How to Draw Cars Fast and Easy

Frequently Asked Questions Are cars quite technical to draw? Cars are quite complex objects to draw, and learning how to draw them takes lots of practice. They have specific lines, shapes, and rules that apply to them. There are many different profiles and many subtle curves. The early Jaguars have very subtle, smooth-flowing curves, whereas your modern Cadillacs have very sharp ‘angular’ lines. There are lots of different angles and shapes to pull together to get cars looking right. You also have the whole thing of wheels. This is probably the biggest stumbling block for most people. Getting the wheels right at their correct angles and getting the ellipses right are critical and are actually quite a challenge. Adding to their complexity are the reflections you need to bring in – different surfaces like glass; being able to see through the glass; replicating the high-gloss paint finishes, metallic paint, and chrome; dealing with reflectors and headlights – all these different influences. There are quite a lot of different textures, shapes, and elements to be dealt with in drawing cars. This is what makes them complex.

Do I have to add a lot of detail to my drawings? Adding detail depends on what you are setting out to achieve. You can add as much or as little detail as you like. A quick sketch showing overall form and flavor needs little detail, whereas a technical illustration – where every detail on the car needs to be shown – needs lots of detail. Drawing a hot rod with an open engine and lots of chrome needs lots of detail. Drawing a car with a very smooth, clean surface like a Porsche needs less detail. If you like the challenge of adding in a lot of detail and if that is what you are into, then go for it. Other people like to go for more of an impressionist type (Figure 9) of approach by doing an atmospheric-type drawing or giving a flavor of the shape, reflection, or form, which does not actually require too much detail at all. Therefore, it is really up to the individual whether they want to add a lot of detail or to stop at something light.

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Introduction 

How to Draw Cars Fast and Easy

Figure 9

Drawing Detail Examples Following are two illustrations that highlight the different levels of detail. One is of a cutaway, which includes a lot of detail. This uses a technique similar to a technical illustration approach, where a lot of detail is shown and defined. The other is a very simple sketch with a basic outline shape – maybe a headlight graphic, a grille graphic, the position of the wheels – and that is about it. It is more of an atmospheric type or an impressionist type drawing.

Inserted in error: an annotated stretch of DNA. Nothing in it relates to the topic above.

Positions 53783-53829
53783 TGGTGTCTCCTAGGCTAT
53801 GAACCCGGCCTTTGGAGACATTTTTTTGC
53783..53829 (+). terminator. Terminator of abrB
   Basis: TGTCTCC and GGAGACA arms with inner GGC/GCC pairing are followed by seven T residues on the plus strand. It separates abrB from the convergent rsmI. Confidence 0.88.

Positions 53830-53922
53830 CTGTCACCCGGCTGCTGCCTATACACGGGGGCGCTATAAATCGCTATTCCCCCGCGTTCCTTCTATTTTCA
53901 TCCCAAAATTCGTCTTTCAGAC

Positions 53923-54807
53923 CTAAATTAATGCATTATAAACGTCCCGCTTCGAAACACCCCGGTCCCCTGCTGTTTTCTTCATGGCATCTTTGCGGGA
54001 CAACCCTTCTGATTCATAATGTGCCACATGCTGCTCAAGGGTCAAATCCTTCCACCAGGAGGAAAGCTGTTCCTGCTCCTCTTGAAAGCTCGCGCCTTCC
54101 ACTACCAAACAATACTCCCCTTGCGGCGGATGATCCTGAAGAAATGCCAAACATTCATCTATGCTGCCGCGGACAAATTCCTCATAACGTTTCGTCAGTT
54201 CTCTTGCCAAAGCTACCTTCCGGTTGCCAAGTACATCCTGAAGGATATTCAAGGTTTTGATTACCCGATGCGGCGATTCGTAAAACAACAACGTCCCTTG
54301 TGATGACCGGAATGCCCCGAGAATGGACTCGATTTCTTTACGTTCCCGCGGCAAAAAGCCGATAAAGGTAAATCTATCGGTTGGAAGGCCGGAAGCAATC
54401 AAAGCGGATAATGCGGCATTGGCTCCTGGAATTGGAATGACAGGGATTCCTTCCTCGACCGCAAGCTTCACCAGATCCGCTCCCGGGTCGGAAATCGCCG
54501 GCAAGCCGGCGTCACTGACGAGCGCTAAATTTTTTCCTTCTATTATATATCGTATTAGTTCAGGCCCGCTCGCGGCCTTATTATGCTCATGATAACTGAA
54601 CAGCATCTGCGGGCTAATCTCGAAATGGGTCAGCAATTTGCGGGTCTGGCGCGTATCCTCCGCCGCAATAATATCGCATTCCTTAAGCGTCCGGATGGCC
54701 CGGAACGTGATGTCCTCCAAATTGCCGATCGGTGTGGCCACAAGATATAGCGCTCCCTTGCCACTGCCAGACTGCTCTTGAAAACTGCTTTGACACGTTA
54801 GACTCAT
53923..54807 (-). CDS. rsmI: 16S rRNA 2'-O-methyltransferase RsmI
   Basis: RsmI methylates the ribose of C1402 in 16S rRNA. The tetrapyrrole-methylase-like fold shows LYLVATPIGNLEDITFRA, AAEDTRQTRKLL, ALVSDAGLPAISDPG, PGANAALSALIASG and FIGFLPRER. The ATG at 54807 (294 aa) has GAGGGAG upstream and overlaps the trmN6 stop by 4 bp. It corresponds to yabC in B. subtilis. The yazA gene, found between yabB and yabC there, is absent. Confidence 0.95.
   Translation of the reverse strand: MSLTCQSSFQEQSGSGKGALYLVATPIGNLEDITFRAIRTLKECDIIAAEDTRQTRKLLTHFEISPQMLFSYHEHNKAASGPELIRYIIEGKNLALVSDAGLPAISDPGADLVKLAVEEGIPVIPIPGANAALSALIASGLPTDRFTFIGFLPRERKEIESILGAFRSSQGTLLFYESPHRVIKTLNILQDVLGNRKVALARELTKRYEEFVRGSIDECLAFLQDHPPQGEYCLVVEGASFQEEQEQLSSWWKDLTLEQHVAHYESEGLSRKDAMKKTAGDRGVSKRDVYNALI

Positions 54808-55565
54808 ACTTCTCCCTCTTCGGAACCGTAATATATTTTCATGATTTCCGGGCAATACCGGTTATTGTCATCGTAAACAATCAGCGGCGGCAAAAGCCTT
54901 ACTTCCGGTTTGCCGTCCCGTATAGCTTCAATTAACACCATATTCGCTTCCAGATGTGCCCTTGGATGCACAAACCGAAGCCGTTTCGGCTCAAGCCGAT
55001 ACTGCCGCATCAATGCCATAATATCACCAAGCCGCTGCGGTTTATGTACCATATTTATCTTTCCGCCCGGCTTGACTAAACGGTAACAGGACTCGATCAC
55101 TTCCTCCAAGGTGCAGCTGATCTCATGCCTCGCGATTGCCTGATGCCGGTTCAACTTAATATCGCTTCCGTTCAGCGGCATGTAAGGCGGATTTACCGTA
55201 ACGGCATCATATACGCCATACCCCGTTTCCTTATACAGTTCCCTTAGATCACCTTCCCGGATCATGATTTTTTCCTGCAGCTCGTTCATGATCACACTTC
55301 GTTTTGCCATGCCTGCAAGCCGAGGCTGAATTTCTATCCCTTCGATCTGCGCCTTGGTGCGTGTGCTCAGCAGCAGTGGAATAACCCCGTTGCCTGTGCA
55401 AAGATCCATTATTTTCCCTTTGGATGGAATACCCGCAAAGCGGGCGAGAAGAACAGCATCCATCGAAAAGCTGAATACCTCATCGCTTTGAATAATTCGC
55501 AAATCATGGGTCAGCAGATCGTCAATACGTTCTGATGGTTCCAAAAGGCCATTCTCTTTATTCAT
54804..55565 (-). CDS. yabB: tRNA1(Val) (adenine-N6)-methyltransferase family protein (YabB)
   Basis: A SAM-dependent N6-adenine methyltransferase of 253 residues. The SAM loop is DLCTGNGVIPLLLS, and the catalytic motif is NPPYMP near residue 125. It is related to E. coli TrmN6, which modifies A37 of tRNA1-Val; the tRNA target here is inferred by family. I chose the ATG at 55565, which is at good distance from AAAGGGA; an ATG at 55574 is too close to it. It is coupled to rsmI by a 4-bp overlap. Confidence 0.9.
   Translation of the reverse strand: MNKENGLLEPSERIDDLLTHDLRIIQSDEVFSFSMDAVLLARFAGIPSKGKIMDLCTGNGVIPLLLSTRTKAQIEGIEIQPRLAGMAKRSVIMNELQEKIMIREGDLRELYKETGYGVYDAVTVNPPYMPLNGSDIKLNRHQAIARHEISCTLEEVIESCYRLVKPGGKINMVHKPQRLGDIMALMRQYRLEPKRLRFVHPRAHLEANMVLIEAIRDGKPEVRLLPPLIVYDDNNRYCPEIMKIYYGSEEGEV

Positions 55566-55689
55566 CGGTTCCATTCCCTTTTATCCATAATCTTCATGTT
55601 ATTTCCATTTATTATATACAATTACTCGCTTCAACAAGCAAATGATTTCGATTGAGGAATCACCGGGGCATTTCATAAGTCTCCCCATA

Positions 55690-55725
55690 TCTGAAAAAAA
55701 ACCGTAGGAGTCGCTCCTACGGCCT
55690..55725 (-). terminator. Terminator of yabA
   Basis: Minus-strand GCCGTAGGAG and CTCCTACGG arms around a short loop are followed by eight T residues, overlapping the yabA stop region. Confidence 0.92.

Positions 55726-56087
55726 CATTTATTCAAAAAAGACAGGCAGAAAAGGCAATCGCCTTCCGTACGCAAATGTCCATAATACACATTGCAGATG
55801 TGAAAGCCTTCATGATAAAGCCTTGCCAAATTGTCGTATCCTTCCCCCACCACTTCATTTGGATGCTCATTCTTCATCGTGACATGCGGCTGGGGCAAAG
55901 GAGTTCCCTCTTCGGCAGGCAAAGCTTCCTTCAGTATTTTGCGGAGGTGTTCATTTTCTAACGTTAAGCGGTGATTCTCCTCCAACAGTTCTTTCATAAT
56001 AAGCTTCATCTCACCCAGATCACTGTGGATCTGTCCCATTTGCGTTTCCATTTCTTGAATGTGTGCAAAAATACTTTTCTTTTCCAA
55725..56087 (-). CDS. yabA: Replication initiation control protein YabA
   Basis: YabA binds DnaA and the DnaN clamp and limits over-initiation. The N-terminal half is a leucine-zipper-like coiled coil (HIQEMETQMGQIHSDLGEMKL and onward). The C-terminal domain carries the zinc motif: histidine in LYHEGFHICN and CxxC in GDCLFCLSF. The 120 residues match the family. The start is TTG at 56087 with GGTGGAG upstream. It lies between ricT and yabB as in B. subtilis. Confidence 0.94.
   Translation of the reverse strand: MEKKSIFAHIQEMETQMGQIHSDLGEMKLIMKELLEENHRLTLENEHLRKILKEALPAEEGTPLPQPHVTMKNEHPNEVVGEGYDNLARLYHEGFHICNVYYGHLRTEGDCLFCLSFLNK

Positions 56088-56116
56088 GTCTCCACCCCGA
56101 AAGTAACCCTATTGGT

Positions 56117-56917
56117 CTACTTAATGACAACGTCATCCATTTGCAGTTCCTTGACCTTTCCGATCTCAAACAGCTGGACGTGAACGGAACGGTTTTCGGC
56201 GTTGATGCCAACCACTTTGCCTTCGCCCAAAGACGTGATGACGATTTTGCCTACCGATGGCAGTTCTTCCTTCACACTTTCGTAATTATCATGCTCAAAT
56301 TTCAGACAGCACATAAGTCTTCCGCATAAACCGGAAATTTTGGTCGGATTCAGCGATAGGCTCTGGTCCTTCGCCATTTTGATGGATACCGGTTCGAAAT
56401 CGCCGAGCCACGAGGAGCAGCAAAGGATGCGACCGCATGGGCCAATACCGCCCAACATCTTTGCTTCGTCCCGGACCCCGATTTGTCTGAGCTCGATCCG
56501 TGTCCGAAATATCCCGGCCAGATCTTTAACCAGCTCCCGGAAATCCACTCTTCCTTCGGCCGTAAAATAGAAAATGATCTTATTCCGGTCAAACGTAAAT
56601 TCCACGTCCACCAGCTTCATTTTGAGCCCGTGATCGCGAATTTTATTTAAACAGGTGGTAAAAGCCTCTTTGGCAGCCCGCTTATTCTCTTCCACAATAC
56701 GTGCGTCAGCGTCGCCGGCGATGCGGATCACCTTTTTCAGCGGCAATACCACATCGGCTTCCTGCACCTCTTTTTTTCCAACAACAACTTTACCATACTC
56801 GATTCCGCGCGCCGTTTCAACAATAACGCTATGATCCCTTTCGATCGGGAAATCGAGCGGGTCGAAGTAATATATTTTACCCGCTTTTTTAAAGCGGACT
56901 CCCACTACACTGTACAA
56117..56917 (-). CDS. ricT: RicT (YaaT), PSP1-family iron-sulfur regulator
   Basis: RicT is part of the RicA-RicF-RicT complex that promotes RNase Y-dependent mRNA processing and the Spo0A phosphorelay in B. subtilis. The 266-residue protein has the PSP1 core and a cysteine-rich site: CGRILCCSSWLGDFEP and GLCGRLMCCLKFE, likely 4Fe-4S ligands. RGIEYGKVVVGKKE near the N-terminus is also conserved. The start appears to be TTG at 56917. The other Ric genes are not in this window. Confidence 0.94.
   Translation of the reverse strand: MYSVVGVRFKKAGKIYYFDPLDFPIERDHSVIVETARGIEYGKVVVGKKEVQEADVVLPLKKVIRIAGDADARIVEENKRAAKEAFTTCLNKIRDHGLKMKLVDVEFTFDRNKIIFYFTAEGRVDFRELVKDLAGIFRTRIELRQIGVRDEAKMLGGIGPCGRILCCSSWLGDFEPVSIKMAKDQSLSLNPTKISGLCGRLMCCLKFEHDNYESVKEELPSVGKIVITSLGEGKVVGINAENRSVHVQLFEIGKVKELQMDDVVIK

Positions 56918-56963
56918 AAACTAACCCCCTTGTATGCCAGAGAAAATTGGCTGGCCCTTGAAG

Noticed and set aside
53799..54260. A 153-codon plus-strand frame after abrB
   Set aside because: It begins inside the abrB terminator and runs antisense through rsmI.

Figure 10

The cutaway in Figure 10 is a very technical illustration. It started as a cross sectional on the drawing board with lots of technical details and that print was rendered up. There was an effort to show as much detail of the suspension, engine, and gearbox as possible. ©2009. How-To-Draw-Cars.com


Introduction 

How to Draw Cars Fast and Easy

Figure 11

The drawing of the orange car (Figure 11) looks like a modern-day impression of a Plymouth Barracuda., so let’s just call it a Cuda. The drawing of the Cuda appears like quite an elaborate drawing with the use of the markers and the use of color and highlights, but if you get in closely and look at the actual drawn detail, it is quite light on. There is not a lot of detail in the grille. There is actually not a lot of detail like badging and fine detail in the bodywork. The shape and form is described more through the use of color, as well as some appropriately placed highlights and little splashes of wet paint, than the use of line drawing. It is a drawing that is very quick and very loose and probably took under an hour to do. The use of color and the placement of highlights and lowlights are what bring out the form. So it is not too detailed, but it appears as though it is.